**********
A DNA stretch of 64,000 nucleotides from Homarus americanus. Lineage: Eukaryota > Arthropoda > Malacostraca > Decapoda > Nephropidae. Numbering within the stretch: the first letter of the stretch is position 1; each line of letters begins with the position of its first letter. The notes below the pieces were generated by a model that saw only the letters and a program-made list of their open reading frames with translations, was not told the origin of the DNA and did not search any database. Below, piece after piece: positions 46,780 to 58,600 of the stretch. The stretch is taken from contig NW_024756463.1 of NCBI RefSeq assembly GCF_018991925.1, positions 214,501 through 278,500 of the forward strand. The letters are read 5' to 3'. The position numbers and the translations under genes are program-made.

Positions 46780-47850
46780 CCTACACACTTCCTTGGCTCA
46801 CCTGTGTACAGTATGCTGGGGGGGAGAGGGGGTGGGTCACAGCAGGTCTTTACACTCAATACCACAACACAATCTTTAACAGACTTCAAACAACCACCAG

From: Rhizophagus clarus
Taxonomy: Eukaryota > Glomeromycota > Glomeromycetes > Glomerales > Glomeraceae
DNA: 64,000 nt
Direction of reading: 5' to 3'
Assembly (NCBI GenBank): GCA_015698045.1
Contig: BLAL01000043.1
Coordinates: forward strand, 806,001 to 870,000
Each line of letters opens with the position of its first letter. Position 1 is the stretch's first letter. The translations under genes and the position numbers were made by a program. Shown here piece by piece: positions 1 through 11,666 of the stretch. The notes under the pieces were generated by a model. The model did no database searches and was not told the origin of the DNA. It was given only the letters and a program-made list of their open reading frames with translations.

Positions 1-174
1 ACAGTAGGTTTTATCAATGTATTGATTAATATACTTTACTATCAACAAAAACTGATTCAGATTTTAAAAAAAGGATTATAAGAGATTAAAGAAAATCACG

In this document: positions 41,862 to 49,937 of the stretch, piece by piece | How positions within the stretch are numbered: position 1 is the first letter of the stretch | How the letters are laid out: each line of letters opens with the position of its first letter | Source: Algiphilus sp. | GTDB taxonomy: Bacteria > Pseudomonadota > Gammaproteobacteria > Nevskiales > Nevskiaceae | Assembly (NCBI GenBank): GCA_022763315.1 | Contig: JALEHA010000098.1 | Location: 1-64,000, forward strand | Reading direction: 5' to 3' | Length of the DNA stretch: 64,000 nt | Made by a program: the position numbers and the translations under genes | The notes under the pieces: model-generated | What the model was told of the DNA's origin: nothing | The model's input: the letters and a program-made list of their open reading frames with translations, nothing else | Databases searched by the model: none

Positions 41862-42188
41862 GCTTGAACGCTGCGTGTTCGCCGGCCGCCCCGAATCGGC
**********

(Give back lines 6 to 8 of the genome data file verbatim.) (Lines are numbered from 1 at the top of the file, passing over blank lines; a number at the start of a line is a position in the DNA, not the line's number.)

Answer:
Taxonomy: Eukaryota > Glomeromycota > Glomeromycetes > Glomerales > Glomeraceae
DNA: 64,000 nt
Direction of reading: 5' to 3'